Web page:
• Education


  • Certifications
  • Conferences and seminars
  • Honors and awards
  • Important projects
  • Volunteerism
Resume Length

One to two pages, letter size, 8.5 by 11 inches



A chronological resume format is recommended for all professionals. The chronological resume lists your contact information, resume objective statement, and resume skills list. It also includes a reverse-chronological listing of your work history and education.

This popular resume format is ideal because it makes finding the desired information easy for your hiring manager.

Functional or combination resume formats are not recommended for professionals in the scientific field, as these formats do not emphasize the educational experience.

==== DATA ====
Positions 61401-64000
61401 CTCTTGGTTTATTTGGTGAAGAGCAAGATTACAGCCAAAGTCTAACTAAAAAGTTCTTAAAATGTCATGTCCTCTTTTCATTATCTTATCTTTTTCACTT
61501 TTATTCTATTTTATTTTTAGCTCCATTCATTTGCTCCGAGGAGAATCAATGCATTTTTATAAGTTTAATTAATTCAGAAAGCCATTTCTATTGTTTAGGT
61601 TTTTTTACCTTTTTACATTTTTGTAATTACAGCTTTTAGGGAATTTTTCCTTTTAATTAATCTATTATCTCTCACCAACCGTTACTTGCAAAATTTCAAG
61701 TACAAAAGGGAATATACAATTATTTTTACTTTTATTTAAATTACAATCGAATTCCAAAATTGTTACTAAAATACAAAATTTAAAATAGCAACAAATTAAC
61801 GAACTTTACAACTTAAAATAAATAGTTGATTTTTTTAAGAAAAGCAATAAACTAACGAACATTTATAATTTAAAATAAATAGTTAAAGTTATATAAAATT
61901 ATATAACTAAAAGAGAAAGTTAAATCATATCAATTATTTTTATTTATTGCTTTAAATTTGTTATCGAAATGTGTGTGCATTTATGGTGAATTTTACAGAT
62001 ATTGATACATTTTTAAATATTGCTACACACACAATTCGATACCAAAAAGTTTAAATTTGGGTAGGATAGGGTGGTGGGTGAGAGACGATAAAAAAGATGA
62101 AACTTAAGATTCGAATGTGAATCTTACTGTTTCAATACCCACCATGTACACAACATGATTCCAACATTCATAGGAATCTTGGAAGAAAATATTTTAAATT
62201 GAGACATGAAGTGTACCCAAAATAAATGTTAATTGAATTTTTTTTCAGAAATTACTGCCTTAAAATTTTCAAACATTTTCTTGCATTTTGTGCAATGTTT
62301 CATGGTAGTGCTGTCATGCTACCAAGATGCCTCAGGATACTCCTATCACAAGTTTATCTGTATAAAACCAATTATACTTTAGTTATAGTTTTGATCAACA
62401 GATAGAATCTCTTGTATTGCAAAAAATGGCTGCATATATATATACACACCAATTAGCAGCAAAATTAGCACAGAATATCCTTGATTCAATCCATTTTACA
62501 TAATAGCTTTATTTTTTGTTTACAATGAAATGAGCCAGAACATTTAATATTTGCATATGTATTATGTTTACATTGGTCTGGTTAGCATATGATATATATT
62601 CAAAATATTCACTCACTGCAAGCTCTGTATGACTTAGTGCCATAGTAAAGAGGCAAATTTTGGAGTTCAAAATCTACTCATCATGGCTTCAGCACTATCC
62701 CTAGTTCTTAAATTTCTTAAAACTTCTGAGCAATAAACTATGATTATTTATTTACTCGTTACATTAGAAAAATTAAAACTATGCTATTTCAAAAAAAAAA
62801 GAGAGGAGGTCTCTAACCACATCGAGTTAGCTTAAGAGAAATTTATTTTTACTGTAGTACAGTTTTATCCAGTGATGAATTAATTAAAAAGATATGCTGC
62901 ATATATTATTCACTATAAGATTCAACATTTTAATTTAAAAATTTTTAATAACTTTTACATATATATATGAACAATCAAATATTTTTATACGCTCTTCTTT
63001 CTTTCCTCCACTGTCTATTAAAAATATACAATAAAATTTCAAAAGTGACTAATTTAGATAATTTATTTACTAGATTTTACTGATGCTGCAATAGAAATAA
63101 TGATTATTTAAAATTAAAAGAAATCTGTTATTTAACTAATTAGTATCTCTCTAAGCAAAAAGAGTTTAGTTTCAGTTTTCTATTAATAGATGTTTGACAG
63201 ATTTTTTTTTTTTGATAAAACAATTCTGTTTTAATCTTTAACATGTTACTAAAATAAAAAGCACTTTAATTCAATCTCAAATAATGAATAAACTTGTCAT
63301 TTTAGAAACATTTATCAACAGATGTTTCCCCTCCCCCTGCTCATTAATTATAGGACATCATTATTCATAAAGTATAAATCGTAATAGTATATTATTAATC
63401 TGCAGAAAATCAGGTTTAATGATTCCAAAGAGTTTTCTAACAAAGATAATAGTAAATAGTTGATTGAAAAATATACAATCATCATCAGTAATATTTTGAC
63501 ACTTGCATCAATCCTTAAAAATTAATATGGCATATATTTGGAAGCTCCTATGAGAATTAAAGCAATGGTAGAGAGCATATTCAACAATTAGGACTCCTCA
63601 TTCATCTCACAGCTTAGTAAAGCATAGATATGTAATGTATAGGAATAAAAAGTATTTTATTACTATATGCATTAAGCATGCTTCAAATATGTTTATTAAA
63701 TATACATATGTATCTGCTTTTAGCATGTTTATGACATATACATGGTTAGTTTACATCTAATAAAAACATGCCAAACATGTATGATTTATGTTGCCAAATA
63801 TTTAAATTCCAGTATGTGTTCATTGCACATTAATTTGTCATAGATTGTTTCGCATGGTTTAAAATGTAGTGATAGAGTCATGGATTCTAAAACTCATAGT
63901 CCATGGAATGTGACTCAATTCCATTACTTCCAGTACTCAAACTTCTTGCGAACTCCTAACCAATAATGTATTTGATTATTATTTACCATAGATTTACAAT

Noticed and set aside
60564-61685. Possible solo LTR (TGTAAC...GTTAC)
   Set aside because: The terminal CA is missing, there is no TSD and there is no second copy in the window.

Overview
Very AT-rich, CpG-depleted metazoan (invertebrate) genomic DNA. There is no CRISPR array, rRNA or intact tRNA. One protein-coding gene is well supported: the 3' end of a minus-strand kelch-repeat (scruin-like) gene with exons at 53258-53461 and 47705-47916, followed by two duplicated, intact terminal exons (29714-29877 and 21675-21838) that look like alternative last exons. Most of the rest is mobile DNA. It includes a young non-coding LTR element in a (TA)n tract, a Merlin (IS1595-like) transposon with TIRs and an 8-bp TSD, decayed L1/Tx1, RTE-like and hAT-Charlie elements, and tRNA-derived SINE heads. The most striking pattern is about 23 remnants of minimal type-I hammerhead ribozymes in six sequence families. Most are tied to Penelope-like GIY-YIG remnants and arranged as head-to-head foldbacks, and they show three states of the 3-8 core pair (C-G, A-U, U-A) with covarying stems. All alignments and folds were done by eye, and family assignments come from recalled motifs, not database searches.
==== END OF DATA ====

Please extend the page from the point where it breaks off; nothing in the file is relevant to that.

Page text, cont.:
Your resume design should reflect a professional attitude. Avoid distracting elements such as bright colors or logos. You can customize a resume template, build your own based on one of our professional resume samples, or utilize an online resume builder.

Readability is key. Your hiring manager will likely not study a difficult to read resume for very long. How can you ensure readability?

First, select a simple font, such as Arial or Calibri. Use the same font throughout the document, sized at 11 or 12 points. Organize your text into concise sections, and give each section an appropriate header. Common resume headers include “Skills,” “Experience,” and “Education.”

Finally, leave plenty of white space around the text, ensuring that the resume does not appear cluttered.